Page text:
Seattle — I announced the winners today of the foundation's Reinvent the Toilet Challenge--a competition designed to encourage breakthroughs in clean, affordable sanitation.
Today I attended what has to be one of the oddest summer fairs ever. A year ago, the foundation launched an initiative to tackle the problem of sanitation in the developing world. We called it the Reinvent the Toilet Challenge. This week in Seattle, the foundation is holding a Reinvent the Toilet Fair, where we have brought together about 200 grantees, partners, and others who are passionate about creating safe, effective, and inexpensive sanitation services for people without access to flush toilets.
The fair brought together people from a wide range of disciplines--inventors, designers, investors, advocates, academics, and government officials--all thinking about innovative ways to solve this long-standing problem. While at the fair, I awarded prizes to three universities we challenged a year ago to come up with solutions for capturing and processing human waste and transforming it into useful resources.
The winners included: first place to California Institute of Technology in the United States for designing a solar-powered toilet that generates hydrogen and electricity, second place to Loughborough University in the United Kingdom for a toilet that produces biological charcoal, minerals, and clean water, and third place to University of Toronto in Canada for a toilet that sanitizes feces and urine and recovers resources and clean water. A special recognition was awarded to Eawag (Swiss Federal Institute of Aquatic Science and Technology) and EOOS for their outstanding design of a toilet user-interface.
Toilets are extremely important for public health, and - when you think of it - even human dignity. For most of us living in the developed world, we often don't give them much thought.
In 2009, during a trip to South Africa I met with a health expert working to improve access to sanitation for the poor people of Durban.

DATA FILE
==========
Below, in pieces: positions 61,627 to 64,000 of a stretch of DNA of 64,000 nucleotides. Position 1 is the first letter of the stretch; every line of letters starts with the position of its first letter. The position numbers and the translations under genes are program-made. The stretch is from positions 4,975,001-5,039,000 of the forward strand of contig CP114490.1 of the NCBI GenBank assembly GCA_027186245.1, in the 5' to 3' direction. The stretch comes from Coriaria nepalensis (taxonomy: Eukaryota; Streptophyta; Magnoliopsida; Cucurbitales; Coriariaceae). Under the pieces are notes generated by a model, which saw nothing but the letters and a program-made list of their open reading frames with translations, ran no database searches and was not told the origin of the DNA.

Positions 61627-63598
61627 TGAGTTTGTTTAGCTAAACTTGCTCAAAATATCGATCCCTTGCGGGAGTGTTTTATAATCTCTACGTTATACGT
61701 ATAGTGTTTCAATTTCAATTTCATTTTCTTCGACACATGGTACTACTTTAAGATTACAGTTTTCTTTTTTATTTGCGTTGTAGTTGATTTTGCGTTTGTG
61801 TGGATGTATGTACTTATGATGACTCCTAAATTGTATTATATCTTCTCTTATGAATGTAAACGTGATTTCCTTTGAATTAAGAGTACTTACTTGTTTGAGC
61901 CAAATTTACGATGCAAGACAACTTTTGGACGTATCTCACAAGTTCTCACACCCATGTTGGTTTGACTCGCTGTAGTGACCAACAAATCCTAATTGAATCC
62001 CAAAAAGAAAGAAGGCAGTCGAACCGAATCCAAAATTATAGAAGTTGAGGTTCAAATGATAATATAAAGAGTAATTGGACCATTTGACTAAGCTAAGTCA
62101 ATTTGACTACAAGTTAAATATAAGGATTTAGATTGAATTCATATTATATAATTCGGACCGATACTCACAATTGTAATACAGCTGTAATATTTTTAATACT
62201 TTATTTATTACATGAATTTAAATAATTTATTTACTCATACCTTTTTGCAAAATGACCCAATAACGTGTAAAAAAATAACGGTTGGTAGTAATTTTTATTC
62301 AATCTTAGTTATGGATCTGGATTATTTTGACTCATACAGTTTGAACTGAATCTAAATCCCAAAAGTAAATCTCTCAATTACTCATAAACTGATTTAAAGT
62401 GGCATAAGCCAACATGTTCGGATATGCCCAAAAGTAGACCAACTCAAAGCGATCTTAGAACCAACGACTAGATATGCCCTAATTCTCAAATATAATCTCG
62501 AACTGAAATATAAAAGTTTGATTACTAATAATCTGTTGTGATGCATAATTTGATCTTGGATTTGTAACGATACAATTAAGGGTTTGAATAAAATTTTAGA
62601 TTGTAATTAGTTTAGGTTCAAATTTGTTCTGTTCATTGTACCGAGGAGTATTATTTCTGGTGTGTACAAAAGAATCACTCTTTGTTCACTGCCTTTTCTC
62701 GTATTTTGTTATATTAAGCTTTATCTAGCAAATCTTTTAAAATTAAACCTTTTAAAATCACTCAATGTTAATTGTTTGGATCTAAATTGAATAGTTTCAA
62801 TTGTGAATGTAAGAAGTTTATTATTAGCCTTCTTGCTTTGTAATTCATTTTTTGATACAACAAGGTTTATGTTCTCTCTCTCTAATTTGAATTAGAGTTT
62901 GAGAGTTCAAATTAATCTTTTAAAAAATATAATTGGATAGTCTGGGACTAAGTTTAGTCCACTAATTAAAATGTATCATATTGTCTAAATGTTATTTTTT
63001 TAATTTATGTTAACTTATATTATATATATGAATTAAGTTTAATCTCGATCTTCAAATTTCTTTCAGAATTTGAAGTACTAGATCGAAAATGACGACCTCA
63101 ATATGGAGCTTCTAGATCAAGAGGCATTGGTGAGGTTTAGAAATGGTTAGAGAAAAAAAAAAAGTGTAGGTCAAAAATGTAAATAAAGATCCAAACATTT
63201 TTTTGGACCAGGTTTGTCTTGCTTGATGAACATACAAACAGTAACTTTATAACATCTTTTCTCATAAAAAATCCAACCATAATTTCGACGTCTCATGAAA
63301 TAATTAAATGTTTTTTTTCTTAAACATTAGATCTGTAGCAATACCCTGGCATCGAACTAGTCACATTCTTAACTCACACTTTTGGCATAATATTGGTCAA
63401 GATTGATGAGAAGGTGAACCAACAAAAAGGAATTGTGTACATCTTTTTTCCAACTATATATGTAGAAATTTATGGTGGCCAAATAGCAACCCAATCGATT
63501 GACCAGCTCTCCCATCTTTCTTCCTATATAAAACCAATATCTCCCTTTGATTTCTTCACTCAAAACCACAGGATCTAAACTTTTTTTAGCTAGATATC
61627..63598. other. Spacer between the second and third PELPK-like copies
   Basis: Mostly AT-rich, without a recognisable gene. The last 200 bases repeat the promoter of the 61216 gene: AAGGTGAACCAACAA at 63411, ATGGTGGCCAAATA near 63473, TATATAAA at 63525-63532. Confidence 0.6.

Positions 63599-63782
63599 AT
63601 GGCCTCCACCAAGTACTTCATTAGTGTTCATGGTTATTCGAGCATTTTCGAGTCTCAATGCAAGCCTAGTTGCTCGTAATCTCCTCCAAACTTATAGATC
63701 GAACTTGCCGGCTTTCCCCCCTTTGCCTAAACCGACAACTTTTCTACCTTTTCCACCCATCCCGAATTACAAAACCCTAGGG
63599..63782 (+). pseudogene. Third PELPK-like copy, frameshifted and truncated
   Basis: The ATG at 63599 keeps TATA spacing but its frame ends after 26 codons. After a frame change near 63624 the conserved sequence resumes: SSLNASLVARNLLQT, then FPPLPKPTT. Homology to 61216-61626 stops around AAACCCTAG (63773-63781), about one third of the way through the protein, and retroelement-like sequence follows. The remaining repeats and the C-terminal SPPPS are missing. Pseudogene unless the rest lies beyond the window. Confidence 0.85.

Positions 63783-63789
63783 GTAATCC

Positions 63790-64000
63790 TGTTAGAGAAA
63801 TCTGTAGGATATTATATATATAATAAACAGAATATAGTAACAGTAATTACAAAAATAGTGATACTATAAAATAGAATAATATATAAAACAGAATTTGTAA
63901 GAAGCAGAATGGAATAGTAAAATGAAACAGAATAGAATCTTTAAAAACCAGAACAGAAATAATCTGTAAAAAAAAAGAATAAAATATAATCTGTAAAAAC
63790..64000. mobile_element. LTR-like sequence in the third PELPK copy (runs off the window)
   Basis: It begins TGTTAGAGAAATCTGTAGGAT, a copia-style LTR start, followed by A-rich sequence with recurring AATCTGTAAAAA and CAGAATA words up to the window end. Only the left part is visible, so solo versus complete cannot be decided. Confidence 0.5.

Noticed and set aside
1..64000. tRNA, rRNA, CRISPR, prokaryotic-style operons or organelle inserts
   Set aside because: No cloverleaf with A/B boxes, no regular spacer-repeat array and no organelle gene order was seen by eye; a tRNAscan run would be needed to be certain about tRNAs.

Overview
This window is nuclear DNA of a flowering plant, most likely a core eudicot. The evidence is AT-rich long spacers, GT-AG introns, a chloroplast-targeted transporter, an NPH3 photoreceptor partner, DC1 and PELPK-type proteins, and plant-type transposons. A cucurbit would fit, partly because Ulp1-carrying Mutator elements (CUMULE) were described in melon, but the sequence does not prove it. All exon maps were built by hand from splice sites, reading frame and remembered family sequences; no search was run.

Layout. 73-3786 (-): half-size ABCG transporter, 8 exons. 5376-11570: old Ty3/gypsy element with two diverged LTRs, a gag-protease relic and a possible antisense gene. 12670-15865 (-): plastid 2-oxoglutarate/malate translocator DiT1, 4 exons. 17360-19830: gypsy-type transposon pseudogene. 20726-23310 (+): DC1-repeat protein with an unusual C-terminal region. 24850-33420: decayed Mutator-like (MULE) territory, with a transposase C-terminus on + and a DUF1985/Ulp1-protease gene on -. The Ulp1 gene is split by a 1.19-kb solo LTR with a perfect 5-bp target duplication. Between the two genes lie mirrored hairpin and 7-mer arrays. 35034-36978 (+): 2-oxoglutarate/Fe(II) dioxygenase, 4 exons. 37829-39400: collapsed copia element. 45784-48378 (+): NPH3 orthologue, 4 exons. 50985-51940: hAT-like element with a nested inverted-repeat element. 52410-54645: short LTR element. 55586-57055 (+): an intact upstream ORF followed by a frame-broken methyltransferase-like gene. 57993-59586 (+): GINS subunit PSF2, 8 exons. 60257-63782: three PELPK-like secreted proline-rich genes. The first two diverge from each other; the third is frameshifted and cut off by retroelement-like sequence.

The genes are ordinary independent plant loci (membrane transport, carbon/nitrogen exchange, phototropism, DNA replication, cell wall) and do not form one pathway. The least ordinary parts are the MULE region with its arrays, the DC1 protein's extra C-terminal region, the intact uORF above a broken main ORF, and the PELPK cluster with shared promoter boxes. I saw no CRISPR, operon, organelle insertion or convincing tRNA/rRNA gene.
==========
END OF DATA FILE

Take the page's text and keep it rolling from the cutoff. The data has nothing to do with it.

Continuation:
Most of the poor people in Durban (and elsewhere) are denied the convenience and health benefits of flush toilets because they don't have access to water.
The flush toilets we use in the wealthy world are irrelevant, impractical and impossible for 40 percent of the global population, because they often don't have access to water, and sewers, electricity, and sewage treatment systems. Worldwide, there are 2.5 billion people without access to safe sanitation--including 1 billion people who still defecate out in the open and more than 1 billion others who must use pit latrines.
Beyond a question of human dignity, this lack of access also endangers people's lives, creates an economic and a health burden for poor communities, and hurts the environment.
Food and water tainted with fecal matter causes diarrheal diseases that kill 1.5 million children every year - more than the annual deaths from AIDS and malaria combined. Chronic diarrhea can impact the development of children's minds, bodies, and immune systems. The consequences are especially stark for women and girls who are often forced to miss work or school when they are menstruating or risk assault when they have to defecate in the open or use public facilities at night.
Reinventing the Toilet
When you think about it, the flush toilet is actually a pretty outdated sanitation solution. It was certainly an important breakthrough when it was created in 1775 by a Scottish mathematician and watchmaker named Alexander Cummings. Over the decades, it led to a sanitary revolution that helped keep deadly diseases like cholera at bay, saving hundreds of millions of lives.
But the fact that four of every 10 people still don't have access to flush toilets proves that--even today--it is a solution too expensive for much of the world. And in an era where water is becoming increasingly precious, flush toilets that require 10 times more water than our daily drinking water requirement are no longer a smart or sustainable solution.
A big part of the challenge is technological. In addition to building new toilets that are affordable and sustainable, we have to develop solutions to empty these new latrines and treat the human waste. We also have to work closely with governments, businesses, and communities to stimulate demand for better sanitation, encourage investment, and create supportive public policies that will allow these innovative solutions to succeed.
Inventing new toilets is one of the most important things we can do to reduce child deaths and disease and improve people's lives. It is also something that can help wealthier countries conserve fresh water for other important purposes besides flushing.
We don't have all the answers yet, but I'm optimistic that we can and will solve this problem. I'm hopeful that this unusual summer fair will be a positive step toward that important goal.